Artwork by Jane Burn
Edited by Beth McDonough
Seven Days in Maternity.
We chose Monday to evict him, tricked him out
with oxytocin, exposed him, curled and grey,
an ammonite dropped on the bed.
From his mouth’s blue auriole, soft mewling,
an arousal of life, the present fixing in black eyes.
On Tuesday, restless in his otherworldly crib of dials
and tentacles, its flawless atmosphere, just so, precise,
him, spatchcocked on the sheet, small giblets snatching
oxygen, my alien finger stroking brick-red, rubber limbs;
I’m wondering how anyone so fragile can endure.
Wednesday, I’m expressing, suckling the cold, bell mouth
of a breast pump – spritzing milk – I can’t help thinking
of cows at home, assembled twice daily in the parlour,
belching curds as the stockman douses udders,
clamps them to the muzzles of a milk machine.
Thursday, I’ve taken up nicotine, outside with the addicts,
huddled round ashtrays big as chimney stacks, like flies
round dung-heaps, shivering in thin nightdresses, comparing
labours, stitches, wounds, breast versus bottle, husbands/fathers –
tracing names in drifts of smoke.
Friday – MatthewMarkLukeandJohnblessthebed
thatIlayonandifIdiebeforeIwake – switch out
the lights, turn off TVs, evict the cat and check
for open windows, unlocked doors and oh – before
you come to bed, don’t forget to unplug the baby.
Today – I think it’s Sunday – my hair’s roadkill,
blue eyes are eggs in brine, lips moth wings burned
by candle flames, my tongue a fish, belly up.
He is skinned rabbit and his bones are gouache,
he’s a doodle scratched on glass, he’s rain in a jar.
By Lesley Quayle
Entonox/the view from the window
The second time I had a child I hired
a pool. I put it in the corner of
the room, blue plastic sheets inside. Ditch-tired,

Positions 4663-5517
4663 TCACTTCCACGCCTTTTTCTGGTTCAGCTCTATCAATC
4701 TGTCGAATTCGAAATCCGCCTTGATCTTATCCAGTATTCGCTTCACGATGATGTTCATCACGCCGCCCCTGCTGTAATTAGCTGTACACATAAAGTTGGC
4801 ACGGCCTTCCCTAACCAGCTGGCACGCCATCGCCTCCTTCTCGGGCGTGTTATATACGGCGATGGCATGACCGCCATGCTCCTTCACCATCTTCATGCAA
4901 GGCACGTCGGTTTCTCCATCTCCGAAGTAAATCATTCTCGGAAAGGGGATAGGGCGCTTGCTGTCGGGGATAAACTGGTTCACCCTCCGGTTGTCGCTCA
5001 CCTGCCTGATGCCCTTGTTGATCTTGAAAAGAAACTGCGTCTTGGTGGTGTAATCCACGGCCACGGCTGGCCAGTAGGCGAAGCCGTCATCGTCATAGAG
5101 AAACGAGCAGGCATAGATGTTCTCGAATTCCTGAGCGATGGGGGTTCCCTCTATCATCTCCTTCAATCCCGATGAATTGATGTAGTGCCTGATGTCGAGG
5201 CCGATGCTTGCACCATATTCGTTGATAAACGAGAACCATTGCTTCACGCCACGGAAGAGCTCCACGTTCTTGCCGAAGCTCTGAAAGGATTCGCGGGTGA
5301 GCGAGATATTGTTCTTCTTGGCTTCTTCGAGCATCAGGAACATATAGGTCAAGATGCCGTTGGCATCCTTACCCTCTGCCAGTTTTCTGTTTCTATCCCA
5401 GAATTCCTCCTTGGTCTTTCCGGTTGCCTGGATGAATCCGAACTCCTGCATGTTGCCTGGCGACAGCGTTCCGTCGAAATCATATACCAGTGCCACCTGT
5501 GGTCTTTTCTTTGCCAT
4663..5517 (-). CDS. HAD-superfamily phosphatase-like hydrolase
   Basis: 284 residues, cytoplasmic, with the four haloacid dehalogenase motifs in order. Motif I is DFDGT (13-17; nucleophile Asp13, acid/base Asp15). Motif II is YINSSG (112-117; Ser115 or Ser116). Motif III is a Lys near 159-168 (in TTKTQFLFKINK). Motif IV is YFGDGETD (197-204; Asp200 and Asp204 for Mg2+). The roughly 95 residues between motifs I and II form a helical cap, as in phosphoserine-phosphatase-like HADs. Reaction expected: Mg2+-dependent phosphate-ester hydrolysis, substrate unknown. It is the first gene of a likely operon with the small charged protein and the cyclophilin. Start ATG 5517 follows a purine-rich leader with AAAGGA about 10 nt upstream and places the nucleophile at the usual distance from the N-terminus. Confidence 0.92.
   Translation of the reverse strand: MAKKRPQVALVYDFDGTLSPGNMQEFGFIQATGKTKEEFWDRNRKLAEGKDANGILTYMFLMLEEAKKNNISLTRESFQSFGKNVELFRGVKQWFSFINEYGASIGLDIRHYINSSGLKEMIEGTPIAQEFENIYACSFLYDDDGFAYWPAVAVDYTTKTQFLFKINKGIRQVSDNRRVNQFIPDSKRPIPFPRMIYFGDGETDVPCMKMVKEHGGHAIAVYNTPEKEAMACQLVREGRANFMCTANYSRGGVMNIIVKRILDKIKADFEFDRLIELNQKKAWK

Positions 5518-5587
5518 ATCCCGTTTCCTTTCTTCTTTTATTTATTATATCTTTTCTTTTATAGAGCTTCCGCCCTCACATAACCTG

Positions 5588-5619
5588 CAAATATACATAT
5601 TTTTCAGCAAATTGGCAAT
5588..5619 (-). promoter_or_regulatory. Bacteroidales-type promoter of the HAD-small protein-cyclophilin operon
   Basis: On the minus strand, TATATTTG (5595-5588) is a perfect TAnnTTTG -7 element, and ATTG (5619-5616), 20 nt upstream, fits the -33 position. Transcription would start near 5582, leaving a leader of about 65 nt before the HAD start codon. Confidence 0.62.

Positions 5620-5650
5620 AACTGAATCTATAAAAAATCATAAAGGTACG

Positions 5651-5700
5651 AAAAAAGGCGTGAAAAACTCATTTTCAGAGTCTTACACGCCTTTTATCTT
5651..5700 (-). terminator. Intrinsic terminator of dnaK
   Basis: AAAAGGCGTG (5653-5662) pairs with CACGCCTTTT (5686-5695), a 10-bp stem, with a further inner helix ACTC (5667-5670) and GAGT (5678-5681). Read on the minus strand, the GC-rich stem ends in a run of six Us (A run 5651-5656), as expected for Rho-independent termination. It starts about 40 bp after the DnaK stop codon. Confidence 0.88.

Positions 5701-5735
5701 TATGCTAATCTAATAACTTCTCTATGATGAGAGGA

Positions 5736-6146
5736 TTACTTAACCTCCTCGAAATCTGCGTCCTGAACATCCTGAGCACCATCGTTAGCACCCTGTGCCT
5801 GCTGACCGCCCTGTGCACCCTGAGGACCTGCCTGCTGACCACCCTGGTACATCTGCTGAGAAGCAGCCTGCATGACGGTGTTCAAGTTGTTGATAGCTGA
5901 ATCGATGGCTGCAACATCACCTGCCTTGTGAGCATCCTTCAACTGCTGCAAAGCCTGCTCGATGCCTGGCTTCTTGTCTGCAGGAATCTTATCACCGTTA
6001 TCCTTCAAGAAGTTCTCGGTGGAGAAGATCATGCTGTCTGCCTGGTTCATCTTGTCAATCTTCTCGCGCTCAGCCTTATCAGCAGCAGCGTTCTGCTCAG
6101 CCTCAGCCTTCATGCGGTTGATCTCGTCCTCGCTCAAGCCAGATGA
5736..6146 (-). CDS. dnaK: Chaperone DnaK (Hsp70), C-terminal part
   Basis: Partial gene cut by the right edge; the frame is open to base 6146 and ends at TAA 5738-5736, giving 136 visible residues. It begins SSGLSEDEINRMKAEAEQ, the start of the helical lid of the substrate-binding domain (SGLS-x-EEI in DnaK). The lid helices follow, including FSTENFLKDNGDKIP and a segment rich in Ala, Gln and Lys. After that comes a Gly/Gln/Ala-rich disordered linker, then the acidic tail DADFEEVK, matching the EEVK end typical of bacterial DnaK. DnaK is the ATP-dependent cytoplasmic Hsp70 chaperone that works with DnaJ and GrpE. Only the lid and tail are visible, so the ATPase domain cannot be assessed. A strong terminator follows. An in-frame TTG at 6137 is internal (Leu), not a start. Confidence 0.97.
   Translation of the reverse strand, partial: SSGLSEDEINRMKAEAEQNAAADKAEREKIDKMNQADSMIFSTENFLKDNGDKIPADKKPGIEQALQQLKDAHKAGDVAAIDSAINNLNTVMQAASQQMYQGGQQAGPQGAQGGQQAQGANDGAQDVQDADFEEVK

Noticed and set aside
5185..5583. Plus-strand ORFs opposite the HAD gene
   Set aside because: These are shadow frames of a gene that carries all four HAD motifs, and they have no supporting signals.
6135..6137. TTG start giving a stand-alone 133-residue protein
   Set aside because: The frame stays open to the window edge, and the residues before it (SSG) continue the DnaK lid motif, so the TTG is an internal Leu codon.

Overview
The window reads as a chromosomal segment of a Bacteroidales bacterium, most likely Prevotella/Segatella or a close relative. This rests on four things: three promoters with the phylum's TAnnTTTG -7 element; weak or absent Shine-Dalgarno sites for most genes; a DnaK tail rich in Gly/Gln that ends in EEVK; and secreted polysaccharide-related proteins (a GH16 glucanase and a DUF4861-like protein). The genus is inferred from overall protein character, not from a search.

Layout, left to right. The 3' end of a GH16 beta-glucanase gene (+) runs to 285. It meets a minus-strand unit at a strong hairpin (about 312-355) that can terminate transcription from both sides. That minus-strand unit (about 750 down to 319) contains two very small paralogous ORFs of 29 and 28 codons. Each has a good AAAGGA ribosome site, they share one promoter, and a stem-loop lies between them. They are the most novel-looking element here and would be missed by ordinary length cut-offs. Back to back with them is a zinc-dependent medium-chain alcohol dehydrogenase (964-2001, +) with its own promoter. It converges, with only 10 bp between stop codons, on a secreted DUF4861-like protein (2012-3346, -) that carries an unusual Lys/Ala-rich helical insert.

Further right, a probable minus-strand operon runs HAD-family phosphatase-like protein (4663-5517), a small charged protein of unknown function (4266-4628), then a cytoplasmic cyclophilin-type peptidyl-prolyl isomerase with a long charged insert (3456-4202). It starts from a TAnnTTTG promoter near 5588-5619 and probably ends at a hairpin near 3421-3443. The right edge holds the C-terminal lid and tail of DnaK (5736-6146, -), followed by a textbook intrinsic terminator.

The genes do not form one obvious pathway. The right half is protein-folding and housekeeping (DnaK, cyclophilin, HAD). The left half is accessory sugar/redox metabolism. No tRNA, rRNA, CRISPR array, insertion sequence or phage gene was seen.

I crawled inside and settled low. ‘My love,’
I heard, and saw the fair across the heath,
I saw the lights and swings and rides. The hush
was in my head, it rose and fell. My breath
lay underneath, then lights; the silence pushed,
lights red then blue (I asked for gas and air),
then dipped (it did not come) and flashed again –
the quiet pulled up my head, my arms, my hair,
then held me down below the dark. And then:
the dull blood shock of her against my arm,
her face. When I looked back the fair was gone.
By Natalie Shaw
The Tooth Fairy
He goes to her, impish mouth wide, grinning
over his latest achievement: a tooth
in his pocket. Now he could learn the truth
about magic, wishes; little mind spinning
with his latest scheme: ‘I wrote a letter
Mum, and you can’t see!’ His elfin dreams
would soothe a weeping banshee’s screams.
A talisman, this tiny Taliesin’s whisper –
scrap note and marker scrawl charged with power.
She took the stairs with footsteps of a sylph
to the boy, settled in sleep for an hour.
She read his words until her heart was filled
with light and dust, the desire to conjure
whims. In the moonlit room, the night stood still.
By Kate Garrett
I filled his mouth with my brother’s teeth,
not the husbands, nor my folks – different to any kin
Uncle Philip’s teeth for sure, down to the
hewn like Callanish Stones with a gap to drive a
huge, white and whistling. The sssssst sound of air,
dart of spit –
I filled his mouth with the teeth of the brother I loved.
please not the ratchet, snaggle-toothed
of him indoors – not my mother’s perfect alignment,
flinty in her face. I got those. I must have begged them
out of his head.
His bite will be less even, yes – but his smile peels out
from the nest
of his lips in laser-beams. He is smiling back at me,
By Jane Burn
My son pointed out this heart cloud
just before rain clouds threatened to do their thing again I managed
to capture it And there are days when I am proud of myself
for achieving the basics
Hey mum what’s up
is a sort of hi
and then we take it in turns
and the ceiling
and the sky
and this random star
gravity holding it together
By Laura McKee